Lowering Latency in Linux: Introducing a Preemptible Kernel

Whether you seek higher scores in Quake, are an audio enthusiast or want a smoother desktop, lowering latency in the kernel is an important goal.
Conclusion

The Linux community is large and diverse, and Linux is used in embedded systems all the way through large servers. Preemptive kernel technology provides benefits beyond real-time applications. Desktop users, gamers and multimedia developers alike stand to benefit from reduced latency. A solution is needed for both the 2.4 and 2.5 kernel trees; perhaps the same solution for each is not best. With 2.5 under development, however, now is the time to implement a feature that provides an immediate gain, as well as the framework for further improvement. The result will be a better kernel.

Resources

Robert Love (rml@tech9.net) is a Mathematics and Computer Science student at the University of Florida. When not hacking Linux, Robert enjoys auto racing, Thai food and punk rock.

______________________

Comments

Comment viewing options

Select your preferred way to display the comments and click "Save settings" to activate your changes.

AH! I get it now.

Wo_Dao's picture

Hmm, this explains why some distros are slow or fast. Lunar Linux allows a Preemptiblle kernel. And it's just lightning fast without any bloat. Hmm, put this option with other distros...and perhaps...*ZOOM ZOOM ZOOM*

Just a rambling thought...anyways, this article comes in handy while deciding on kernel configuration in the unix console.. :p Keep it around!!

Thanks

Manjunath MB's picture

Thanks Robert,
nicely explained...

spinlocks in preemptible kernel

San's picture

Hi,

The information here is very helpful. thanks.

I have one question.

What is the effect of having kmalloc calls in the code that is protected with spinlock in a preemptible kernel.
rgds
sangeeta

kernel preemption

Anonymous's picture

Excellent article, explains well. So that's where all kernel preemption stuff in 2.6 come from!

One question I always had was when the process is in kernel execution path (system call execution), doesn't scheduler_tick decrement its timeslice, and if it does when the timeslice is over, doesn't the scheduler preempts the current process, even though it might be in the middle of the kernel exec path?

Re: Lowering Latency in Linux: Introducing a Preemptible Kernel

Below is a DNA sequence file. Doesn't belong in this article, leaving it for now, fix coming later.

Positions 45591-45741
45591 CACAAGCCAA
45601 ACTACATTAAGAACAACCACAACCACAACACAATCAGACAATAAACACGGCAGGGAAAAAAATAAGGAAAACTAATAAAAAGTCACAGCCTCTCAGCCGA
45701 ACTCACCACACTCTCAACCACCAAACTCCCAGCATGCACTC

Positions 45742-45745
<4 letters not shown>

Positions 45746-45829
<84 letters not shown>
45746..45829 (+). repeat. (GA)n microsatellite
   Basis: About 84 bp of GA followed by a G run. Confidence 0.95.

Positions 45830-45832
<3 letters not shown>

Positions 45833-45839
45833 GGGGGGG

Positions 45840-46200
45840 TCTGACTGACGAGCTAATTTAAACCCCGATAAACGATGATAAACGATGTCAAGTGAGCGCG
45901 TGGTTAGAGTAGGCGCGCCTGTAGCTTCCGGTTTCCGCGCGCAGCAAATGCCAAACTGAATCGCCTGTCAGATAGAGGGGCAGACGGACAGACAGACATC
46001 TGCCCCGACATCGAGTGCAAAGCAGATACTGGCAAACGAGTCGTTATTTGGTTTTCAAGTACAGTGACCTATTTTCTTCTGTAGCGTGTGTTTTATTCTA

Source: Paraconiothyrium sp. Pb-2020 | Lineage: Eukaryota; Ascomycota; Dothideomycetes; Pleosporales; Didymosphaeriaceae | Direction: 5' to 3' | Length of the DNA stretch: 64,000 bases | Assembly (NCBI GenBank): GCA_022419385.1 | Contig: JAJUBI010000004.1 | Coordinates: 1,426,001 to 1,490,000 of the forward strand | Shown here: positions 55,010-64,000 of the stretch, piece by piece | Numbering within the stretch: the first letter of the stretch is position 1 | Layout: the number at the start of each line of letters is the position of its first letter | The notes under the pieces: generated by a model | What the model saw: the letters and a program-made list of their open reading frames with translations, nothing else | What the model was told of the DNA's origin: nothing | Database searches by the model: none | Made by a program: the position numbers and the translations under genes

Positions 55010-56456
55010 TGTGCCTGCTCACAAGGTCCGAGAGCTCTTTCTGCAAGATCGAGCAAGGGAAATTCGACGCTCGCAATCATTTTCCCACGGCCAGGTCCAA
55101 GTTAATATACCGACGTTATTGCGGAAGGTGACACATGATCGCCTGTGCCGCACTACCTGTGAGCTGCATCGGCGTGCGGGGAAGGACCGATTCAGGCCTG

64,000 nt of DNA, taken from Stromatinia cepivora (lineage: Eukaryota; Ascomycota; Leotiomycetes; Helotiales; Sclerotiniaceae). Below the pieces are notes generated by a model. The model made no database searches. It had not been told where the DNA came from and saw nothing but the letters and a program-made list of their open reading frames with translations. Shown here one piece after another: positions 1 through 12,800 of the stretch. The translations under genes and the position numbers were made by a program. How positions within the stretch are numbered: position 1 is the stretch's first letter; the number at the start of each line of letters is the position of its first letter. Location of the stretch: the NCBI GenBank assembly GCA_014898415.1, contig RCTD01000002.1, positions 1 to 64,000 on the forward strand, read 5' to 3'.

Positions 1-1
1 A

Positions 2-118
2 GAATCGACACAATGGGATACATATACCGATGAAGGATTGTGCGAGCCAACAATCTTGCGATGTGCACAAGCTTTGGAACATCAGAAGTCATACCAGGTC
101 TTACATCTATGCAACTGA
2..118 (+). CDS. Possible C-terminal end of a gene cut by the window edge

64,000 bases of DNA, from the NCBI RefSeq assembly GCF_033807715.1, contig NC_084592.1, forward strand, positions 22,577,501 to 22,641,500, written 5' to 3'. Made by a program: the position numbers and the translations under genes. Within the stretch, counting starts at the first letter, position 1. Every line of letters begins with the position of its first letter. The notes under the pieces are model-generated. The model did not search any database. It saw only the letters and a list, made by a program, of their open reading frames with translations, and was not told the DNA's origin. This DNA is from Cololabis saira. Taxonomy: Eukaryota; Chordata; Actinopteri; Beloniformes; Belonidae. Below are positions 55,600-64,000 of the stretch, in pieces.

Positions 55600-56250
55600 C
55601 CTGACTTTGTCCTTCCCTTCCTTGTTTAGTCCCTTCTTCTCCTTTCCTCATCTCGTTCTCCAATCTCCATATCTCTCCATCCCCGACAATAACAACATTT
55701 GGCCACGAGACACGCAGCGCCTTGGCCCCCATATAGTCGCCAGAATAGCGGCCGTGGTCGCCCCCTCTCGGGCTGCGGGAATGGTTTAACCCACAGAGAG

Anonymous's picture

It's helpful for me to understand the preemptive kernel.
Thanks.

MF

Seminar on your topic

Pavan Boob's picture

Hi,
I am studying in final year of computer engg at MIT .
I read your extract and you will be glad to know that I have taken the same topic for a technical seminar at our college.I thereby request you to please send me some more technical details and direct me to some inportant links
waiting for your positive reply.
Regards,
Pavan

White Paper
Linux Management with Red Hat Satellite: Measuring Business Impact and ROI

Linux has become a key foundation for supporting today's rapidly growing IT environments. Linux is being used to deploy business applications and databases, trading on its reputation as a low-cost operating environment. For many IT organizations, Linux is a mainstay for deploying Web servers and has evolved from handling basic file, print, and utility workloads to running mission-critical applications and databases, physically, virtually, and in the cloud. As Linux grows in importance in terms of value to the business, managing Linux environments to high standards of service quality — availability, security, and performance — becomes an essential requirement for business success.

Learn More

Sponsored by Red Hat

White Paper
Private PaaS for the Agile Enterprise

If you already use virtualized infrastructure, you are well on your way to leveraging the power of the cloud. Virtualization offers the promise of limitless resources, but how do you manage that scalability when your DevOps team doesn’t scale? In today’s hypercompetitive markets, fast results can make a difference between leading the pack vs. obsolescence. Organizations need more benefits from cloud computing than just raw resources. They need agility, flexibility, convenience, ROI, and control.

Stackato private Platform-as-a-Service technology from ActiveState extends your private cloud infrastructure by creating a private PaaS to provide on-demand availability, flexibility, control, and ultimately, faster time-to-market for your enterprise.

Learn More

Sponsored by ActiveState